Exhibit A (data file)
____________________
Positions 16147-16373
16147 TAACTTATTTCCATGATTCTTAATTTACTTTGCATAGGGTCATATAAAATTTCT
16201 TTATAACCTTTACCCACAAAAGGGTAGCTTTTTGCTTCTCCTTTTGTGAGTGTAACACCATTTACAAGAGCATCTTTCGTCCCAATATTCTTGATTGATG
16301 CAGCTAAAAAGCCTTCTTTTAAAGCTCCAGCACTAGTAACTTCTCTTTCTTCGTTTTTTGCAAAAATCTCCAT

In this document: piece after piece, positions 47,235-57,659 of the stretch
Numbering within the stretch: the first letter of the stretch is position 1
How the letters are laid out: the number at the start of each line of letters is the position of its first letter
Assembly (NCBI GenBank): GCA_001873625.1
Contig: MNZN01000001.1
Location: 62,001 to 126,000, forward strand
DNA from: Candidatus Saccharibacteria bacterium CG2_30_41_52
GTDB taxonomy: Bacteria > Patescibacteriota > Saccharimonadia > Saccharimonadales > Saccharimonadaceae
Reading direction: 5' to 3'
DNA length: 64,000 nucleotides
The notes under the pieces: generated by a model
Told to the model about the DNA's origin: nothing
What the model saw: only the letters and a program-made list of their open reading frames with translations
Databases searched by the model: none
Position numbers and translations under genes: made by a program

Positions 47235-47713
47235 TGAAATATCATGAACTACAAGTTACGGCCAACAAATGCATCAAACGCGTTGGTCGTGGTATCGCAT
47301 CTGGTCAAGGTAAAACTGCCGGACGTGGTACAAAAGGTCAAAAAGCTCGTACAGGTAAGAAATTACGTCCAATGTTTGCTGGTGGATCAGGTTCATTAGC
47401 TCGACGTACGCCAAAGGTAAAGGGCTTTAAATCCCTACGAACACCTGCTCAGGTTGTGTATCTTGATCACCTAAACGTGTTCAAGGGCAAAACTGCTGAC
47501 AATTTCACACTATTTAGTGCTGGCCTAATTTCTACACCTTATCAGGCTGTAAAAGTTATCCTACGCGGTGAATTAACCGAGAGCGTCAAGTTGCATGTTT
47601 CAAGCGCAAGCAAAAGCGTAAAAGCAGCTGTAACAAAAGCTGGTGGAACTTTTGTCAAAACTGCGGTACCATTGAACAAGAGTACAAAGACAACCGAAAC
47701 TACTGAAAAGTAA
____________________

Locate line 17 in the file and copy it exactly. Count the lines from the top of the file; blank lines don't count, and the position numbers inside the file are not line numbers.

What the model saw: only the letters and a program-made list of their open reading frames with translations